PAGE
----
The black-legged tick, or deer tick, is known to transmit Lyme disease to humans and other animals. Being aware of the tick's ability to transmit the disease and taking precautions to prevent infection is a good strategy for preventing Lyme disease. Other species of ticks have not been shown to transmit the Lyme disease bacterium.
In the northeastern and northcentral United States, the black-legged tick (or deer tick, Ixodes scapularis) transmits Lyme disease to humans and other animals. This transmission occurs when an infected tick bites a human or other animal and passes on the Borrelia burgdorferi bacterium. This bacterium is responsible for Lyme disease and normally lives in mice, squirrels, and other small animals.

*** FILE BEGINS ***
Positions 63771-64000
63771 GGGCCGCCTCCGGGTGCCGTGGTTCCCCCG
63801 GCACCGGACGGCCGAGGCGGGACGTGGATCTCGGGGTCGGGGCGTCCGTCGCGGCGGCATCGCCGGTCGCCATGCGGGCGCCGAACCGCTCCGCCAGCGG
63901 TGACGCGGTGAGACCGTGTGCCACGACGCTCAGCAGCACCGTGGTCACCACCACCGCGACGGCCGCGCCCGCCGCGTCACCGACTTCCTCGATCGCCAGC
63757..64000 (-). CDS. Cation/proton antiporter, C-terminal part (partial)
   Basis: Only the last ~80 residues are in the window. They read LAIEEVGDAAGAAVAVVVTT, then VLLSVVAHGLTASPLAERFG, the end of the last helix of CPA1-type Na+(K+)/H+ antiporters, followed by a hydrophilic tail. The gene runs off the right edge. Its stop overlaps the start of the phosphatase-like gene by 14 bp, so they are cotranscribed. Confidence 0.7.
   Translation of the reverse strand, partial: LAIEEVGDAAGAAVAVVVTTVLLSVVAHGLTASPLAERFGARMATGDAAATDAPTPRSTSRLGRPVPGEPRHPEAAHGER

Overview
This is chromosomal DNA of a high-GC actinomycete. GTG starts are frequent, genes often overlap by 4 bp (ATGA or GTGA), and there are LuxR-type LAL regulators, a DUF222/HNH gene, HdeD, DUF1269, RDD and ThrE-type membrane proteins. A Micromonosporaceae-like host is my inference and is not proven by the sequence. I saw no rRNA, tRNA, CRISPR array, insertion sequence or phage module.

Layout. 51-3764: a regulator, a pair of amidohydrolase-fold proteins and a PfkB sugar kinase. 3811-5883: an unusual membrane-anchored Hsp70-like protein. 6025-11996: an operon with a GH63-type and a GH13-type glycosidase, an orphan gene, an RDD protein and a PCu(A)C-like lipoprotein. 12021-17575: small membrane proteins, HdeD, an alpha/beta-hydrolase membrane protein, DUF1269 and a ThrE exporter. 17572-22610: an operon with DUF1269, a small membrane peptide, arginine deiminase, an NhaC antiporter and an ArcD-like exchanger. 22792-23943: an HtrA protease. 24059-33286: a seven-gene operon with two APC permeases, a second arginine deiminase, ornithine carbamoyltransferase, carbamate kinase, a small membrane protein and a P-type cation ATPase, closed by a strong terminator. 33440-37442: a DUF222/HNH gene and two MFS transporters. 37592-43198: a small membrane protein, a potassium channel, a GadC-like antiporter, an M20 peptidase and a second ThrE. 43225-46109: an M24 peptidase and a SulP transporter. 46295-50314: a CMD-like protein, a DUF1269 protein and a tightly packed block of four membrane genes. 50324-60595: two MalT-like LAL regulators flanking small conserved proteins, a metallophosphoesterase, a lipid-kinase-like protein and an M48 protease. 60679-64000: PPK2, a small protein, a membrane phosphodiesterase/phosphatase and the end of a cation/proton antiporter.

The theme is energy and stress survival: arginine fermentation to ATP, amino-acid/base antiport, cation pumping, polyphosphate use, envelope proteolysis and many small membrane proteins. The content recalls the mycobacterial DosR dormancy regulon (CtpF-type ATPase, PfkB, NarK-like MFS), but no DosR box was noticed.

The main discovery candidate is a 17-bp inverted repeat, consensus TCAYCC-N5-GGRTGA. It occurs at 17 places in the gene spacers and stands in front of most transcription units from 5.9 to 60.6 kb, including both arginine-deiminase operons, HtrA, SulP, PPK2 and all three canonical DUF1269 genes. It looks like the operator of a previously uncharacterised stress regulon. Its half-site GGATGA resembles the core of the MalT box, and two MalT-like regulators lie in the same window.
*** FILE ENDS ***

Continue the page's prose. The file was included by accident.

Deer ticks live for two years and have three feeding stages: larvae, nymph, and adult. When a young deer tick feeds on an infected animal, the tick takes the bacterium into its body along with the blood it consumes. The bacterium then lives in the tick's gut. If the insect feeds again, it can transmit the bacterium to its new host. Usually, the new host is another small rodent, but sometimes the new host is a human.
Most cases of human illness occur in the late spring and summer when the tiny deer tick nymphs are most active and human outdoor activity is greatest.
Although adult deer ticks often feed on deer, these animals do not become infected with Lyme disease. However, deer still play an important role in transporting ticks and maintaining tick populations.
In the Pacific coastal United States, Lyme disease is spread by the western black-legged tick (Ixodes pacificus). Other tick species found in the United States have not been shown to transmit Borrelia burgdorferi.